Omg! A blog about Deckle Utilisation. Boring? Read on!

What’s a deckle?
Here’s a definition. “Deckle a device in a papermaking machine for limiting the size of the sheet.”
Papermakers wish to maximise the use of the deckle when making gypsum board liner to maximise their productivity. The gypsum board makers want to limit the amount of linerboard they use.
Gypsum board is a sandwich of processed plaster between two layers of linerboard. A creamy face linerboard and a greyer, cheaper back linerboard. For the three common widths of gypsum board produced, there are six linerboard widths.
When producing gypsum board the wider face linerboard edges are wrapped over into an envelope to which the back linerboard is glued.
All linerboard is made on the same paper making machine. Its width, deckle is fixed. At the end of the paper making machine the deckle is trimmed to the widths to suit the gypsum board maker. The trims are wasted and recycled into the paper making process. Increasing amounts of recycle degrades the quality of the paper being made, so only so much can be recycled. The rest is waste.
It was a conundrum.
The gypsum board maker forever attempting to reduce the widths of face and back linerboard reducing the tonnages they purchased. The paper maker wasting more and more of the deckle width.
What if the paper maker could use the full deckle width?
What if the cut pieces were an exact divisor of the deckle widths?
I calculated that for face liner this would be three pieces and back liner four pieces
Further I calculated that with just two liner widths, a single face width and a single back width, all three common widths of gypsum board, 900mm, 1200mm and 1350mm could be produced!
There would be reduction in the sizes stocked at both producer and manufacturer. With the reduction in waste at the paper maker would only have to make liner for the gypsum board maker twelve times a year and not thirteen, a significant saving in trees and setup costs.
I arranged for the paper maker to make a face liner and back liner at the new special widths. We made a short run of gypsum board. The gypsum board produced had superior performance characteristics especially in its edge formation. The glued overlap of the envelope was further into the back of the sheet increasing strength.
The paper makers were at first intrigued and then enthusiastic. In fact, spread across the whole gypsum board making industry there were multi-million dollar savings to be had.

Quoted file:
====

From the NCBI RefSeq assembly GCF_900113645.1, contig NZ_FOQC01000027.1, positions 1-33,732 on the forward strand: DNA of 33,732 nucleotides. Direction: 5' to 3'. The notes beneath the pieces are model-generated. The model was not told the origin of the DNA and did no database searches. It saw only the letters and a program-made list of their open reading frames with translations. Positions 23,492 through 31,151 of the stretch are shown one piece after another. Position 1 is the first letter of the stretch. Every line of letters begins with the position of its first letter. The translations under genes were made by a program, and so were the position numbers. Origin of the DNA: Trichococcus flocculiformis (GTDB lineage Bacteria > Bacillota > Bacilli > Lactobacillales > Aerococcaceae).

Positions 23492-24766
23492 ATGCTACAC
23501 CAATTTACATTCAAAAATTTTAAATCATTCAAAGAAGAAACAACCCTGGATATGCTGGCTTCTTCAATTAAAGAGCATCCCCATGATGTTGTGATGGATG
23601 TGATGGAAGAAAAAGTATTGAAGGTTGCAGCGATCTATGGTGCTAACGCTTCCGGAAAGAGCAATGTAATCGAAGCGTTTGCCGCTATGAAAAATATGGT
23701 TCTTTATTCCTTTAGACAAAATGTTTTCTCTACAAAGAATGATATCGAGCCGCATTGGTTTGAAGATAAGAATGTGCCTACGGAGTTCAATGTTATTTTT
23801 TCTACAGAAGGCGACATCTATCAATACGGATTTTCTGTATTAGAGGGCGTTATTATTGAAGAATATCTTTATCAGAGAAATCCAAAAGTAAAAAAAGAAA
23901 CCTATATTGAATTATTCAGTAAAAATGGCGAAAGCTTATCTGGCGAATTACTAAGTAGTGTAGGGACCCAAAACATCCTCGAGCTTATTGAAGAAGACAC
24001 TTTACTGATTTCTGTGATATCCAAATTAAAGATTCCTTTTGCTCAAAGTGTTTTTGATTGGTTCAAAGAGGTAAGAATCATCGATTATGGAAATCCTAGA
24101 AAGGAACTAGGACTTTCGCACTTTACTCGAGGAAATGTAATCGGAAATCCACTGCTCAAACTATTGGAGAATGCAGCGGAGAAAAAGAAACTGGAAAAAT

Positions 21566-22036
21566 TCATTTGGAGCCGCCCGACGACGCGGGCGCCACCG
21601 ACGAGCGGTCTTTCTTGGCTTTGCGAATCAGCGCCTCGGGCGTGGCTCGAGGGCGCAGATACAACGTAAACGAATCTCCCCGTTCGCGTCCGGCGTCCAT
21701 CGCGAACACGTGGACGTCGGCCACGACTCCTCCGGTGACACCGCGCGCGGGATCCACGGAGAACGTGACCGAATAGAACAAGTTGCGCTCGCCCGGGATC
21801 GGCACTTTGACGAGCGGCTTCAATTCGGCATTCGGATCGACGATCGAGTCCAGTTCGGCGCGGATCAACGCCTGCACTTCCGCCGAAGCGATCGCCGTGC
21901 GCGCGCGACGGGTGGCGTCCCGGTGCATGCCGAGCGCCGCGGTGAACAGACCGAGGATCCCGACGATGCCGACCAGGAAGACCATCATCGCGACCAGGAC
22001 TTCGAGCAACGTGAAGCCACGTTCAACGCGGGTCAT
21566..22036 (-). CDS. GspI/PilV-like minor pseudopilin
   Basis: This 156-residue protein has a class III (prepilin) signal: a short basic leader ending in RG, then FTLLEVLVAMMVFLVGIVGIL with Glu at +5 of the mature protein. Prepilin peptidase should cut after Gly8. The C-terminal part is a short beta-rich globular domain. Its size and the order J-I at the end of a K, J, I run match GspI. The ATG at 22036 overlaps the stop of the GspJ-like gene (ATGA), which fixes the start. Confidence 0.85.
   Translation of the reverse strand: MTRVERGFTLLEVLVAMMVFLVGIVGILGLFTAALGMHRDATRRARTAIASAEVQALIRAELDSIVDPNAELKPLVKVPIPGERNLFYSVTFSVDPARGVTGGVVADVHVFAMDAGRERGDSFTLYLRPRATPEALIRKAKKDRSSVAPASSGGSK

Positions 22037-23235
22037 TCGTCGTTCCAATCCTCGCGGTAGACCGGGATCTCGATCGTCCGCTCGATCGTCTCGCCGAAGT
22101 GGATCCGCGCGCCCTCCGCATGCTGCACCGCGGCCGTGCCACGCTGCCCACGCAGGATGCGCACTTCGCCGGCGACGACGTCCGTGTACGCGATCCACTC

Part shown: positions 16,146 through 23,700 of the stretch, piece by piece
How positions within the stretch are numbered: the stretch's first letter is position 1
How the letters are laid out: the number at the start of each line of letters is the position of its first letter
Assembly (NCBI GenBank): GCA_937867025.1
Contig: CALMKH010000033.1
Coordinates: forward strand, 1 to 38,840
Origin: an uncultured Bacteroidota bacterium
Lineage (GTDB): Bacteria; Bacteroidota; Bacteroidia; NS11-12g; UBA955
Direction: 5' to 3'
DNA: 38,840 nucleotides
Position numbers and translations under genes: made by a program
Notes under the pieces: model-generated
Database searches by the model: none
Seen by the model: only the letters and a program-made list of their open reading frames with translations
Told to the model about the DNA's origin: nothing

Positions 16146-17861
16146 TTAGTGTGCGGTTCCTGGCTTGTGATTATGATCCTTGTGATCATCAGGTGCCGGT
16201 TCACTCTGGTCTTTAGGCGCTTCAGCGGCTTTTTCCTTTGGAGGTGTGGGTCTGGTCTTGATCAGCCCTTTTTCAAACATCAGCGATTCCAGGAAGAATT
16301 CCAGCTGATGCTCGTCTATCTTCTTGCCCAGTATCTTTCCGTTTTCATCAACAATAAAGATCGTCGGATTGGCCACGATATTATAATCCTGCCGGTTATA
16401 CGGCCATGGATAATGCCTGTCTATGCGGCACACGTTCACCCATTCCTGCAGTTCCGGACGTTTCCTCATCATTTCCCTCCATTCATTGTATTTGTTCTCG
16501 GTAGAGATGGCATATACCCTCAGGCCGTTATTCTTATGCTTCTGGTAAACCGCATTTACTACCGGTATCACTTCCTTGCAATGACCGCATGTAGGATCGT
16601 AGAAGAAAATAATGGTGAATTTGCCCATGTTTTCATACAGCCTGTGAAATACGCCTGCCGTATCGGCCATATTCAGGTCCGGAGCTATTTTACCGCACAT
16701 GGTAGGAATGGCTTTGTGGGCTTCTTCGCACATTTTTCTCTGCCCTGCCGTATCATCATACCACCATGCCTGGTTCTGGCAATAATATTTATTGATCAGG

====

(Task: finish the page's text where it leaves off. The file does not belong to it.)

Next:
The paper maker proposed the savings to be made would be shared between the papermakers and gypsum board makers. The paper maker rightly pointed out that a change in paper widths was not protectable by a patent so the innovation might be requested by other gypsum board makers. They were agreeable though to recognizing the innovative nature of the idea.
However, the organisation I worked for was unable to see why the benefits should be shared for the whole industry and the country. They refused to progress the matter.
Of the two pallets of gypsum board made just a small sample remains somewhere in my treasured possessions.


OMG! A blog on Superphosphate Production! boring? Read on!

The superphosphate plant ran unreliably, only 38% of available time. Its quality of output was poor and highly variable. It stopped and farted without apparent reason due to unexplained blockages. Raw material [calcium phosphate] came from around the world. Vietnam, sub- Saharan Africa, Christmas Island and Nauru. So its quality varied widely. I decided I needed to understand why the plant stopped so frequently and unexpectedly.
Two years of data ended up draping the walls of my office. The data included size of final product granules, temperature variations in the drying process, and amount of sulphuric acid mashed into raw ground material.
The raw calcium phosphate rock was milled in a combination train of six 20 tonne per hour Lopulco Mills, and a large 60 tonne per hour Ball Mill. To maintain the fineness and production rate targets, variable combinations of Lopulco and Ball Mills were used. Depending on which Mills were under repair, the output fineness of the combination was maintained at a fineness of 95% < 200 mesh sieve.
I spent nearly a month combing through the data correlating material combinations, output charts and delays. Which part of the data matched closest to the plant stoppages?
I tracked back into the process, stopping where we were unable to exert control.
The data showed that changes in the combination of mills correlated with subsequent delays, even though the fineness of the output was being maintained.
I realised that the reactivity of sulphuric acid and the phosphate rock was inconsistent. From my time in gypsum board manufacture I recalled that chemical reactivity is a function of particle size surface area and not fineness per se.
Taking samples of phosphate rock ground to the same fineness in the Lopulco Mill and the Ball Mill I had both samples tested at the chemical laboratory, where thirty years earlier I had begun my chemical engineering career.
Shazzam! The Ball Mill sample produced four hundred percent more surface area than an equivalent Lopulco Mill sample. The Ball Mill sample thus had much superior reactivity.
So the changes in mix of Mills dramatically affected the suitability of the ground material fed into the process.
Not long after suggesting operating specifications based on surface area, the plant achieved the best ever recorded daily, weekly and monthly production rates ever achieved.
The CEO of the organisation came along to present me with the Award for best operational performance worldwide.